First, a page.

More than One Metric Matters in EdTech
When it comes to edtech I agree with the recent Forbes magazine article that student outcomes matter. Making a difference for students is why I first became an educator, then a school leader, and why I work in an edtech start-up. As the newness and shininess of edtech tools begins to wear off a bit, it comes as no surprise that everyone is starting to focus more on the return on the investment, rather than just talking about the investment itself. As a country we’ve invested millions through Race to the Top, venture funding, and district-level purchases of both hardware and software, and the efficacy of these investments and the connection between inputs and outputs as a whole remains unclear.
I think about this challenge in two ways. The first is that outcomes do matter and we - educators and entrepreneurs - all need to focus on them. Our organization, Education Elements assists districts develop and implement personalized learning strategies. Last year, in our partnering public school districts, we saw tremendous growth in student gains across the country. Across over 5000 students and 9 districts, blended learning classrooms supported by Education Elements are seeing 25 percent growth in math on NWEA Measures of Academic Performance (MAP) above national norms , and 54 percent growth above national norms in reading. In one upstate New York district, for every 100 students, 25 more students hit their growth targets in blended learning classrooms than in the non-blended ones. As a company, these are some of the things that get us most excited - we are inspired when we see tangible improvements in achievement as a result of personalized learning.
Secondly, before starting to personalize learning (or doing any sort of edtech or other school transformation effort for that matter), districts need to know what outcomes they are hoping to achieve. It is critical that the goal of personalized learning is not simply personalized learning. Not even just “improving outcomes” is sufficient. Instead districts need to align on a vision and a theory of change. They need to know why they are doing it, what the goals are, and how they will measure success. This first step is so often skipped in the rush to buy devices or purchase content. Yet without knowing what success should look like how can anyone know when they have achieved it?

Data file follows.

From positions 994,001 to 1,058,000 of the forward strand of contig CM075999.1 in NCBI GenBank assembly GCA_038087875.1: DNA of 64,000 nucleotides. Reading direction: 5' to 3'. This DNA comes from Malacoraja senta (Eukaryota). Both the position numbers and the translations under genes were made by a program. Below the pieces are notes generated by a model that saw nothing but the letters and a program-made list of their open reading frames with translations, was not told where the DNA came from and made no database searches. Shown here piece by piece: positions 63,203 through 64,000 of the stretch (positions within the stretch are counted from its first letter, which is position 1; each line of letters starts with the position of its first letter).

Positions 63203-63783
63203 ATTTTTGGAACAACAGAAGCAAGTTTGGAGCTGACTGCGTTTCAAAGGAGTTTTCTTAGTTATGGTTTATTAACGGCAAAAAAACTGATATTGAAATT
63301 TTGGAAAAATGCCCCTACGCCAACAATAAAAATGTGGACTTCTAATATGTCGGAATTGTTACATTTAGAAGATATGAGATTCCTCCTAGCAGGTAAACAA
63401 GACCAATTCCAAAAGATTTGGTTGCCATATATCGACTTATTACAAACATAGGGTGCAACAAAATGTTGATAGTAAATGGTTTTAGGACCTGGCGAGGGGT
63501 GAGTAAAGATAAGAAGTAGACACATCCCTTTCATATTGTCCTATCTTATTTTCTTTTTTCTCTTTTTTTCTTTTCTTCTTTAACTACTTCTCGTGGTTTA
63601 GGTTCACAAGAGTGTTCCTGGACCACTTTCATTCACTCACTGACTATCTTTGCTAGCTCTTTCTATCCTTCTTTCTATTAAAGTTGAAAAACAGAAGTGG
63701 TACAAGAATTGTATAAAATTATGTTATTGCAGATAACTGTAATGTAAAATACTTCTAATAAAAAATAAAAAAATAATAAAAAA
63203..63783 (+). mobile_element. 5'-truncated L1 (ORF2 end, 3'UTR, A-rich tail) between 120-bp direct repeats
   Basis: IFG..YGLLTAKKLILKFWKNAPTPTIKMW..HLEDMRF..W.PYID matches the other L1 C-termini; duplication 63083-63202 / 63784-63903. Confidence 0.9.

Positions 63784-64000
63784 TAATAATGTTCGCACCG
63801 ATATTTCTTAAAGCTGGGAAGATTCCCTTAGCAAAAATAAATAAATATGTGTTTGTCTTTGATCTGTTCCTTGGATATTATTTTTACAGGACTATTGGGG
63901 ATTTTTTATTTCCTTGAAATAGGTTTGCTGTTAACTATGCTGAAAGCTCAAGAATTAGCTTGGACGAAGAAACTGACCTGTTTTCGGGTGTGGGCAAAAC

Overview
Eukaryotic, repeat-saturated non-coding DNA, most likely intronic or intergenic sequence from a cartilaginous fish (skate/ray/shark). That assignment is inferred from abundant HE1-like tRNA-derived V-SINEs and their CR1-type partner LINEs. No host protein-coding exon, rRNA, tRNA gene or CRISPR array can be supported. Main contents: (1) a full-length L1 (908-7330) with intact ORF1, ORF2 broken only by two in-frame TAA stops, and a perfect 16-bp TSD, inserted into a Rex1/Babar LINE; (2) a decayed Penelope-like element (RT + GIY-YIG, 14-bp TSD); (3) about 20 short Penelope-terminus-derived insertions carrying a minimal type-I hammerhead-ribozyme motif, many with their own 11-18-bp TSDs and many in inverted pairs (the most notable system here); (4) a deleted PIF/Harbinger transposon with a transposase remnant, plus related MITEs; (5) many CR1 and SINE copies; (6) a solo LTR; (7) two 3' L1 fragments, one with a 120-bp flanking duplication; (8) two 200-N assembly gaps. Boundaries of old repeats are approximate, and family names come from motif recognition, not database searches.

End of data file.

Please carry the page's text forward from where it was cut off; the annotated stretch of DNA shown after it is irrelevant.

Some districts, like the Enlarged City School District of Middletown, have a theory of change around their blended learning implementation; - increased small group instruction, student reflection, regular use of data to inform instruction, and the use of digital content - will lead to better student outcomes.
This in turn leads them to focus their efforts on measuring – for instance - their progress to increase small group time and engage students in thoughtful student reflection. How are they training teachers to engage in instructional models that provide adequate small group time? How does the existing coaching and walk-through tool support these changes? How are teachers and other educators qualitatively and quantitatively measuring fidelity to this theory of change so they can iterate towards success? So, at the same time that Middletown looks at scores on standardized tests, they are also looking at data from surveys around student teacher satisfaction and effectiveness.
Similarly Uinta County School District #1 in Wyoming -- like many other districts -- is focused on improving student achievement, increasing student independence, and increasing student ownership of learning. And, yes, they have invested in new digital content products, and yes, they have bought devices. But for Uinta, a critical piece is building consensus around a clearly defined theory of change of what will lead to improved outcomes. For Uinta, consensus around their innovation configuration - a tool to assess progress - has been essential. That is to say, beyond the technology, Uinta has invested in changing mindsets as well as investing in the necessary tools and support to result in outcomes.
Middletown and Uinta are just two examples of how districts can develop a theory of change around personalized learning and then focus on addressing how to best support and measure that vision. Both demonstrate the importance of not just the student outcomes, but also the approach. The power of edtech is not the promise of increased efficiencies or about squeezing marginal outcomes for students, the real opportunity for districts is the potential for a very positive transformation for teachers and students - one the enables lasting change, one where the connections between edtech, pedagogy, and outcomes are clear.
For more results, check out our document "Results Matter": 2014-2015 District Results Report.